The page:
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June 16, 2021

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Saying goodbye is hard and even more so if you don’t know how to say it to a German native speaker! We all know that it’s rude to just walk away from someone without saying goodbye; not only in Germany but everywhere.

So it’s important to know how to say goodbye in the language your recipient is using.

11 Different Ways to Say Goodbye in German

Saying goodbye in German is quite similar to the English language, so if you know the right vocabulary to use you won’t have any problems.

The actual act of goodbye or the moment, in which it is said – the parting – is called Abschied in German. The verb sich verabschieden or to part comes from there (we part/are parting = wir verabschieden uns). 

Let’s break down the different ways to say goodbye in the great language of Goethe and Schiller.

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Informal Ways to Say Goodbye in German

Here are some of the ways you can say goodbye to someone in German friendly or in a more casual situation.

1. Tschüß or Tschüss - “Bye”

This is the basic word for “bye” and will work in almost every situation. It’s used by almost everyone and it’s highly versatile. It’s a customary word in the standard German dialect or Hochdeutsch.

Beginners in the language can’t go wrong with Tschüss. There is a diminutive version of this word, Tschüssi. Some will tell you only children use it, but there’s nothing wrong with Tschüssi if you want to sound more charming and endearing.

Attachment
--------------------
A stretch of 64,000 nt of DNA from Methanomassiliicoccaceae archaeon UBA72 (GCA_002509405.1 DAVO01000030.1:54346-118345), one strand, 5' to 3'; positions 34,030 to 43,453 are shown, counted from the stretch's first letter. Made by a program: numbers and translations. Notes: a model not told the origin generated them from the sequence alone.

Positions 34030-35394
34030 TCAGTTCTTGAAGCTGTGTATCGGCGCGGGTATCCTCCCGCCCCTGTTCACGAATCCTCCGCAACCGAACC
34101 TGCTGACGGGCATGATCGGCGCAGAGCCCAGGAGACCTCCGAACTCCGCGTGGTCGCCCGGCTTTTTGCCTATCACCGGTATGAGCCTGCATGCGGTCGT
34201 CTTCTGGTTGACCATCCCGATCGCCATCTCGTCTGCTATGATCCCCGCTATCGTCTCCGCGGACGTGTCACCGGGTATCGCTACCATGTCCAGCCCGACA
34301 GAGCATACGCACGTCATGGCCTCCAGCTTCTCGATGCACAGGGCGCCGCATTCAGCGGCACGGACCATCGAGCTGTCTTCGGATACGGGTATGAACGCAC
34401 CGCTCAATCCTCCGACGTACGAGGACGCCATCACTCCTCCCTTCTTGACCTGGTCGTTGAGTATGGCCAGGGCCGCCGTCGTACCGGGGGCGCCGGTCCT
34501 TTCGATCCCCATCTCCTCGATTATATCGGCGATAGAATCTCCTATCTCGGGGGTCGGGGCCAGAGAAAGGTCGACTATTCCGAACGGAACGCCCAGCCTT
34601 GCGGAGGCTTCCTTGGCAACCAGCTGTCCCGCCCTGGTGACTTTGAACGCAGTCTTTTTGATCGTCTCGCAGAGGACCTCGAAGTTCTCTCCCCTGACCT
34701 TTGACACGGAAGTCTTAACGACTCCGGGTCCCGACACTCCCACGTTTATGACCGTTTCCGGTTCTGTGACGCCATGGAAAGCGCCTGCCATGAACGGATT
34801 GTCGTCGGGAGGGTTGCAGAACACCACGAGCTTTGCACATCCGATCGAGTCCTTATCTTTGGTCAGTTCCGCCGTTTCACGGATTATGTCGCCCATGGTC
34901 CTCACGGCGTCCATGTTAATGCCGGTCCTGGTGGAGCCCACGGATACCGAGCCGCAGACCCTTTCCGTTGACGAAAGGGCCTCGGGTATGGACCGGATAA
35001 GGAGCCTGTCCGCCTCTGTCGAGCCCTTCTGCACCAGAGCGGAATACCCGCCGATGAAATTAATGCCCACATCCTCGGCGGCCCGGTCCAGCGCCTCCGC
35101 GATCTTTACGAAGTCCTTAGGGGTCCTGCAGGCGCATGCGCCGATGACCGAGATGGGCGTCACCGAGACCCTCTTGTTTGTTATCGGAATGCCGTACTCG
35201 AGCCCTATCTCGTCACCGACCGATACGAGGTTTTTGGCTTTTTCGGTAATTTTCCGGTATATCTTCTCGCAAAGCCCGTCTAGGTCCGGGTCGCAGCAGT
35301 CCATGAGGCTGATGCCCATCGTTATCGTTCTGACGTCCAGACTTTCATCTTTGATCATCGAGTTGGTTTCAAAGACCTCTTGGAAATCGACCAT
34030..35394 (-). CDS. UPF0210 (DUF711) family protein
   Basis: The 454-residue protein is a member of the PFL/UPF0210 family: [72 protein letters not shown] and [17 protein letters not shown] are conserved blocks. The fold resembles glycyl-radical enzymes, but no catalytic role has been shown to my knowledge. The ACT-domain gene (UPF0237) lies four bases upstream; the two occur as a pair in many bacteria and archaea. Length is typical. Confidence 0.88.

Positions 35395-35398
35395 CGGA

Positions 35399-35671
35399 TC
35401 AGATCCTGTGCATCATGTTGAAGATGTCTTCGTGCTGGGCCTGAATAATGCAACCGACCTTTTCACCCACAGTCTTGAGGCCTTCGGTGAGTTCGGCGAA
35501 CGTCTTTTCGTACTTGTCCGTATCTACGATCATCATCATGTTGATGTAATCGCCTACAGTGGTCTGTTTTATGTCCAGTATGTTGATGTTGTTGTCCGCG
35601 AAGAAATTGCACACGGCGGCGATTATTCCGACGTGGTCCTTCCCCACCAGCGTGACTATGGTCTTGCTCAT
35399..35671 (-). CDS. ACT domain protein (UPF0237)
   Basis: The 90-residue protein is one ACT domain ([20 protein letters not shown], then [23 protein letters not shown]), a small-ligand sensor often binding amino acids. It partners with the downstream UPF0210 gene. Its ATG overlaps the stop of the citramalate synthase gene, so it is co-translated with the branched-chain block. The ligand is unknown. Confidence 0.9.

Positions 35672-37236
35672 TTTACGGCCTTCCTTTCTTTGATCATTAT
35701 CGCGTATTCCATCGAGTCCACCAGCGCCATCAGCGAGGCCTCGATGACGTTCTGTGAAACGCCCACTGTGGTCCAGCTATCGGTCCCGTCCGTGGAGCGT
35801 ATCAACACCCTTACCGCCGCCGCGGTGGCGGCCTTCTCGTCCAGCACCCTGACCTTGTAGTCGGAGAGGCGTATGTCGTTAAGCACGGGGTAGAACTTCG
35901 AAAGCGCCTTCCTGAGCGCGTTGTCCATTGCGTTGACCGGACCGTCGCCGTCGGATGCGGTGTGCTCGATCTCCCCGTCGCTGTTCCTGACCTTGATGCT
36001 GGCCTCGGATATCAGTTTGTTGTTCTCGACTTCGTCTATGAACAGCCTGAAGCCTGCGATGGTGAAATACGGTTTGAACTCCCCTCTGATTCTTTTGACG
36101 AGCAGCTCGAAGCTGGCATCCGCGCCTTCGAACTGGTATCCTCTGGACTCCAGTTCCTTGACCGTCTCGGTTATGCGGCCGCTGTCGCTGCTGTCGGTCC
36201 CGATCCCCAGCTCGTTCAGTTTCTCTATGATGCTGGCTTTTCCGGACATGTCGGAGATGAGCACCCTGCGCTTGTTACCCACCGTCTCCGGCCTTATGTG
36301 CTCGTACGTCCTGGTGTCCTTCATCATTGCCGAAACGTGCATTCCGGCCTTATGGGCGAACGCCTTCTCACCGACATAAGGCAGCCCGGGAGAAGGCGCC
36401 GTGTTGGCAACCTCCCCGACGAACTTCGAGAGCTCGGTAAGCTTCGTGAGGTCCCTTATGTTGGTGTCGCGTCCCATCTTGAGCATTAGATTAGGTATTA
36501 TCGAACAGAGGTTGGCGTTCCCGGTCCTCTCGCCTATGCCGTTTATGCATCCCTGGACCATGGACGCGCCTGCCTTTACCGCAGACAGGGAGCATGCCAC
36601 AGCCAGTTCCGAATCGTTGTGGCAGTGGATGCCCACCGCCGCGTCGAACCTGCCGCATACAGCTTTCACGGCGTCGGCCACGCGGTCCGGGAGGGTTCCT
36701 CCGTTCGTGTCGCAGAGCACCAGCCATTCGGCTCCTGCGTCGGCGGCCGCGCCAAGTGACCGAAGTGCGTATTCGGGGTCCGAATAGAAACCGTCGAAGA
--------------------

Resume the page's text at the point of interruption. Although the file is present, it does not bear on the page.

2. Gute Nacht - “Good Night”

This means “good night” and is less formal than Guten Abend (good evening) and Guten Morgen (good morning). It’s about the same as Guten Tag (literally ‘good day’, but it’s more like the equivalent of “hi”). Again, a less formal version is possible, which is just Tag. 

If you want to say “see you later” instead of “goodbye”, you can say Bis dann or Bis später. They are good options to temporarily part with people you know only casually.

3. Bis Später - “See you later”

Want a more casual and laidback way to say goodbye to someone? Bis Spater is the one you can use! The next time you bumped into someone and go on your separate ways, give them a quick “Bis Später!”

You can also say Bis dann, Bis bald, Auf bald. Additional takes on Bis bald are Bis Morgen (see you tomorrow), Bis Dienstag (see you on Tuesday), and more.

4. Wir sehen uns - “We’ll see each other”

This is a casual way to say “See you later.” The difference to bis später is that with wir sehen uns, you don’t indicate even an approximate timeframe, in which you’ll see the person. It translates as “We’ll see each other” or "I'll see you, and you'll see me". 

After you make plans with a German speaker, you can say wir sehen uns dann, which means “See you then.” 

A related option is bis zum nächsten Mal. You can say this when parting with a person you see often, like a coworker or classmate. It means “until next time.”

5. Wir sprechen uns bald / später - “Talk to you later”

This translates as “talk to you later”. You can end a phone or online conversation via audio by saying this. 

6. Schönen Tag - “Have a nice day”

You can say Schönen Tag or with a noch after it (Schönen Tag noch) when seeing a German speaker off. It is a friendly way to say have a nice day or have a great day. An even more casual option is just Tag. 

To wish someone a nice weekend, you say Schönes Wochenende. Salespeople in stores often say Schönes Wochenende or Schönen Tag. To respond, say gleichfalls or dir auch (the same to you).